Extra Class Question of the Day: Earth-Moon-Earth communications

One of the more exotic things that amateur radios do is earth-moon-earth (EME) communication, sometimes called “moon bounce.” As this name implies, radio amateurs actually bounce their signals off the moon. This is the ultimate DX. The approximate maximum separation measured along the surface of the Earth between two stations communicating by Moon bounce is 12,000 miles, as long as both can “see” the Moon. (E3A01)

Because the signal travels such a long way, you need to do everything you can to avoid signal loss. So, for example, scheduling EME contacts when the Moon is at perigee will generally result in the least path loss. (E3A03) Perigee is the point at which the Moon is the closest to Earth.

Because the signals are so weak, it’s also important to use equipment with very low noise, so that the signals don’t fall below the noise level. That being the case, the type of receiving system that is desirable for EME communications is equipment with very low noise figures. (E3A04)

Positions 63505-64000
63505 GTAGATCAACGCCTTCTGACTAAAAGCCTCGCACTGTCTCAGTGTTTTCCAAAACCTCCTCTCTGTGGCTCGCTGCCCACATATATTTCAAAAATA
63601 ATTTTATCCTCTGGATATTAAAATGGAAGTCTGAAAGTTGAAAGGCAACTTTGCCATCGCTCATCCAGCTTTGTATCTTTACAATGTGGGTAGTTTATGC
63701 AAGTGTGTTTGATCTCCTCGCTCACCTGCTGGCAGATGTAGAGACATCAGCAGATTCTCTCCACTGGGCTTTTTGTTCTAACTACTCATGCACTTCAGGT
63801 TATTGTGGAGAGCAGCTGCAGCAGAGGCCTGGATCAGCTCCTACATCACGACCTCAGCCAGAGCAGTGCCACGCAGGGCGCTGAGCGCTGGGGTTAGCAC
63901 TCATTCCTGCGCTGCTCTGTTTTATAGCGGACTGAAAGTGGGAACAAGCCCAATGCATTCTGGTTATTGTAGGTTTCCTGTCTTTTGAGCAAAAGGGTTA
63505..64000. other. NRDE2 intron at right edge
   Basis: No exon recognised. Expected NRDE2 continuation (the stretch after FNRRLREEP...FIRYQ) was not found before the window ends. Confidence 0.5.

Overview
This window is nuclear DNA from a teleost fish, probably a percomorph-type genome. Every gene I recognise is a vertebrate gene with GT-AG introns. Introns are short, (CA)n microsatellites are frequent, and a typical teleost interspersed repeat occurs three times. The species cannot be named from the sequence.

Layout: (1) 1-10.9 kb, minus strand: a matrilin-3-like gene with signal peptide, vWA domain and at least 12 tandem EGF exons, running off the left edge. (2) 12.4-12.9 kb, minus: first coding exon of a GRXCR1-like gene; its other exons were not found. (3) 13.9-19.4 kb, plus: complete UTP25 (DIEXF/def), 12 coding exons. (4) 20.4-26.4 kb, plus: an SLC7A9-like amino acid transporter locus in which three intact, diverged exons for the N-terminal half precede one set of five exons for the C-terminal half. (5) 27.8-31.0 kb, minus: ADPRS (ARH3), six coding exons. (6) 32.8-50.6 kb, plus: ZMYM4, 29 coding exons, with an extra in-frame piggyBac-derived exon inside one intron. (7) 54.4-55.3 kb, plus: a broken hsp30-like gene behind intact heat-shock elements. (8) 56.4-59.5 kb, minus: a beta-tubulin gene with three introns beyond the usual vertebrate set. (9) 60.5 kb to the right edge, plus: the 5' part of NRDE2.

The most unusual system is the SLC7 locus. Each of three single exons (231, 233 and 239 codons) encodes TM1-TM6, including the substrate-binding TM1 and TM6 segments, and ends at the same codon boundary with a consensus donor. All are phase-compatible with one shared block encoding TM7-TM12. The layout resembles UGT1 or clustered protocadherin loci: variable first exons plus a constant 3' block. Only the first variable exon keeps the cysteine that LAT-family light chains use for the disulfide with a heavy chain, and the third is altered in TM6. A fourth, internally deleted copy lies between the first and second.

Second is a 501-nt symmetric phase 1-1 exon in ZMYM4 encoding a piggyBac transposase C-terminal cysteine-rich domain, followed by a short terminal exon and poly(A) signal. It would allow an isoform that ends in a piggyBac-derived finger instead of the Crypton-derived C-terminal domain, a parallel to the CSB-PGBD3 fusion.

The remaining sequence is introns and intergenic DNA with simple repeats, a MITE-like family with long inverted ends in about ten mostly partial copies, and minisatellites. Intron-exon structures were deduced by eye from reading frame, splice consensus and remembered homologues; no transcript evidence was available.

EME communications can take place on both the 2m band and the 440 MHz band. The frequency range that you would normally tune to find EME signals in the 2 meter band is 144.000 – 144.100 MHz. (E3A06) The frequency range that you would normally tune to find EME signals in the 70 cm band is 432.000 – 432.100 MHz. (E3A07)

As you can imagine, there are not many operators working moon bounce. You don’t just get on an call CQ—generally you set up a schedule with another operator to contact one another via moon bounce. At the appointed time, the operators take turns transmitting, while the other listens. Time synchronous transmissions with each station alternating describes a method of establishing EME contacts. (E3A05)

One interesting phenomenon is libration fading. Libration fading of an Earth-Moon-Earth signal is a fluttery, irregular fading. (E3A02) This fading is caused by the irregular surface of the Moon, and the peaks can last for up to two seconds on the 2m band. These peaks can actually help operators make contacts when they would otherwise be impossible.